Tanzanian consumers’ preference for second-hand clothes: Price, quality and originality

The millions of pieces of second-hand clothes (mitumba) that are sold in Tanzania every year are imported from other countries. Previous owners saw little value in the clothes for themselves anymore and decided to donate them to a charitable organization or even to dispose of them as waste. Perhaps because of these origins, foreign observers often assume African consumers only purchase second-hand clothing because they simply lack the money to buy new clothes. Scholars Brooks and Simons (2012, 1285), who studied the second-hand clothing trade, for instance write that “it is still new clothes rather than the discarded trends from the global North to which people aspire. Impoverished consumers of the second-hand clothing trade are not materially connected to a modern life.” Their understanding is based on the assumption that it is natural for people to prefer new clothes over second-hand goods. But interviews I carried out with consumers in Tanzania showed that they do not necessarily aspire to buy new clothes, nor are all of them “impoverished”.

In April 2020, I interviewed five men and six women, all living in a secondary town at Tanzania’s southern coast, about their preferences and purchasing habits when it comes to clothing. These consumers had varying levels of income, ranging from virtually nothing to a doctor’s salary. All but one were purchasing mitumba from time to time, and the remaining one was a young woman who did not yet buy all her clothes herself and who was sometimes given second-hand clothes by her mother. One middle-class female consumer summarized the common reasons to buy second-hand clothing, which were also echoed in the other interviews: 1. everyone can afford these clothes (unlike for instance tailor-made clothes, which are somewhat more expensive); 2. if you are lucky, they are of good quality; and 3. there are no other people wearing the same outfit, as is often the case with the new clothes available in shops in secondary towns, which are imported from Asian countries in bulk. One interviewee remarked about these cheap new clothes: “it is not clear anymore who is looking good”, as the same outfit is worn by many people. In short, mitumba are often preferred because they are affordable, mostly of good quality, and unique.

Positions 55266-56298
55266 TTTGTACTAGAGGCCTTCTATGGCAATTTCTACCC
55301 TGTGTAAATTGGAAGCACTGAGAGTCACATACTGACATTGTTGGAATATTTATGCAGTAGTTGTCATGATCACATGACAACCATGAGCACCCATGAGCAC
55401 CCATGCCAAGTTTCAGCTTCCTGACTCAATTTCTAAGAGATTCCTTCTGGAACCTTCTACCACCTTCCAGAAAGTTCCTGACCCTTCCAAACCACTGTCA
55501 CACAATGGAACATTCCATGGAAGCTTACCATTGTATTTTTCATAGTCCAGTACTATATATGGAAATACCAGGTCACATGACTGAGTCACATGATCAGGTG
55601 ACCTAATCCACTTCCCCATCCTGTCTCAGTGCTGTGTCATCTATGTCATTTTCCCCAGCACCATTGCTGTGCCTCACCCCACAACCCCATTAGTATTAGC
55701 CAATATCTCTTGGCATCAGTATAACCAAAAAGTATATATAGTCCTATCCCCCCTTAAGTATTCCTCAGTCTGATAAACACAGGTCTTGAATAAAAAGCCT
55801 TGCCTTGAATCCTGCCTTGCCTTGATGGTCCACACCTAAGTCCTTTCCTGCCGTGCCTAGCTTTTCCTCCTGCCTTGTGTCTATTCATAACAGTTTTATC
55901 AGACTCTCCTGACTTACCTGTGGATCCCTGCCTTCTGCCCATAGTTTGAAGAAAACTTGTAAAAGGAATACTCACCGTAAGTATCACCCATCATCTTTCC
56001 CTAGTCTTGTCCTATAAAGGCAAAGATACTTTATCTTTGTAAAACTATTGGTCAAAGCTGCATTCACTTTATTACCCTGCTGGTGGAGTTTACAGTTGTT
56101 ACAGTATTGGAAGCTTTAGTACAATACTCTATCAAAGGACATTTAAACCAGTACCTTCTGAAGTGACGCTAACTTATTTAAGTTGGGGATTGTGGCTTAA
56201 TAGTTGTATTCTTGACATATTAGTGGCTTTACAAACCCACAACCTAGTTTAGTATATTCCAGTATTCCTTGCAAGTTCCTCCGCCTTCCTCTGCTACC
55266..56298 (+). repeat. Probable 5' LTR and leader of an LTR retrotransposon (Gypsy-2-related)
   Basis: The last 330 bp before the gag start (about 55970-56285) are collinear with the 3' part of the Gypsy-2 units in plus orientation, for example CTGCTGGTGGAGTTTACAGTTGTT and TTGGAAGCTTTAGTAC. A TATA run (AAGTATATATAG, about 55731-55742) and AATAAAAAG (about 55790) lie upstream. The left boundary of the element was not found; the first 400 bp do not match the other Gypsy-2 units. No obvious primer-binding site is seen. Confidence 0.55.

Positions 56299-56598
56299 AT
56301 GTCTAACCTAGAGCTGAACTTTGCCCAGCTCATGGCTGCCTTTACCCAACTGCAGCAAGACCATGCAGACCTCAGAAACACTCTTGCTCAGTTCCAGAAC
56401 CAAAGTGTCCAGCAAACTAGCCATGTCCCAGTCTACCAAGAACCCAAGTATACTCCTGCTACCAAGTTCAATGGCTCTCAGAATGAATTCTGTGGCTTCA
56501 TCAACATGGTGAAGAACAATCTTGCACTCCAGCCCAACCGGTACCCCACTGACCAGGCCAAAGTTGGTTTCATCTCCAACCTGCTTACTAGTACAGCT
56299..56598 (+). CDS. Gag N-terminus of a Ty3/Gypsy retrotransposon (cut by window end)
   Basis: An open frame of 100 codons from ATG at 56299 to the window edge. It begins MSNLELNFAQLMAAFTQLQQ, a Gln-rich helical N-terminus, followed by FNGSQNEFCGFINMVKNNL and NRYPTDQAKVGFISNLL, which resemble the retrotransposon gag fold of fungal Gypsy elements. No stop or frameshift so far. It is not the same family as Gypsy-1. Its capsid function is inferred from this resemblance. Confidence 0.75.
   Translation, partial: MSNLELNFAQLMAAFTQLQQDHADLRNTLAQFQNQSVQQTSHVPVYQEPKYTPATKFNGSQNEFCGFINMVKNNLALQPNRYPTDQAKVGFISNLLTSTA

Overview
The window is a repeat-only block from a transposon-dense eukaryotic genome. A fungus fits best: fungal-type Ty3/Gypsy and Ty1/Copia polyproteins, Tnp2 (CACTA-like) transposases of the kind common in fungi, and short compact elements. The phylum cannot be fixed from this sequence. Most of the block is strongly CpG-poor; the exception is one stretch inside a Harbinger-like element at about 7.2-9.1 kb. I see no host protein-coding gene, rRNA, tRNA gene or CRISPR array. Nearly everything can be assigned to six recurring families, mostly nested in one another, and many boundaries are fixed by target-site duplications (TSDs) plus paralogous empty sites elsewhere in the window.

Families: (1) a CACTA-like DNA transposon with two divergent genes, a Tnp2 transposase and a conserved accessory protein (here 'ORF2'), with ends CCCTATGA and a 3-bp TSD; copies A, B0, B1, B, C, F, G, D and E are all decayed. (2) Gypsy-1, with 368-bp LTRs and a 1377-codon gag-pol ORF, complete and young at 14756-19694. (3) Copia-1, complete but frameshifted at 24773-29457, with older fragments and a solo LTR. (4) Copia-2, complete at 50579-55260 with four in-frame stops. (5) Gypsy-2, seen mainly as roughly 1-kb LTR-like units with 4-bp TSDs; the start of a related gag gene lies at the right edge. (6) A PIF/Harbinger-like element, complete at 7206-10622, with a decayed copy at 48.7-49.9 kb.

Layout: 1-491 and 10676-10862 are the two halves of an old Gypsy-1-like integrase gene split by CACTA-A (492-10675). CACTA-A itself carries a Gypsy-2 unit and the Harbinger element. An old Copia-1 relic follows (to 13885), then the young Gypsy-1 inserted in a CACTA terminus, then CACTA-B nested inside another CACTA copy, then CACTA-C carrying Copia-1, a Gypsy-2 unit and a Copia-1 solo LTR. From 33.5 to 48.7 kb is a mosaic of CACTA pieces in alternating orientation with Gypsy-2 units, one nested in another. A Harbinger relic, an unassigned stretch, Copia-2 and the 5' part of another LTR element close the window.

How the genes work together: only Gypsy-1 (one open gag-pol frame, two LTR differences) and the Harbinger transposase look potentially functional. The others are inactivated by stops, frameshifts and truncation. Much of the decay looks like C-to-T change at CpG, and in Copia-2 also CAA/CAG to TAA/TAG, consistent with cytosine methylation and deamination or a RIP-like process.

In fact, the last two factors might even be more important than the price. Despite the relative affordability of the clothing, it are not the poorest consumers who regularly buy mitumba. They simply lack the money to do so and primarily depend on gifts or left-overs from family and friends instead. They are only occasionally able to buy a piece of clothing themselves. The woman I stayed with during previous stays told me in 2020 that she had not bought a piece of second-hand clothing since we together bought a skirt for me from a pointer who was passing her house in 2012 (a skirt I am still wearing from time to time, indicating there is some truth in the claims about the good quality of such clothing). Wealthier consumers, in contrast, buy several pieces of clothing per month and have a trader looking out for second-hand pieces they could be interested in. This saves them the time of looking for suitable clothing, although they sometimes also purchase a piece spontaneously. A shop-owner said: “If [a trader] passes by my shop and something appeals to me, I buy it.” Other interviewees also used the word “to appeal to me” (kuninogea) when explaining how they decide on their purchases. Such customers look for originality and style in a piece of clothing, and mitumba can often offer that best compared to other types of clothing available. That the second-hand clothes are also mostly (but not always) cheaper is for some decisive, but for others just an additional advantage. The owner of a bus company explained that he could easily afford new clothes, shoes, and bags available in the shops, but they are simply not of good material: “They wear out easily”.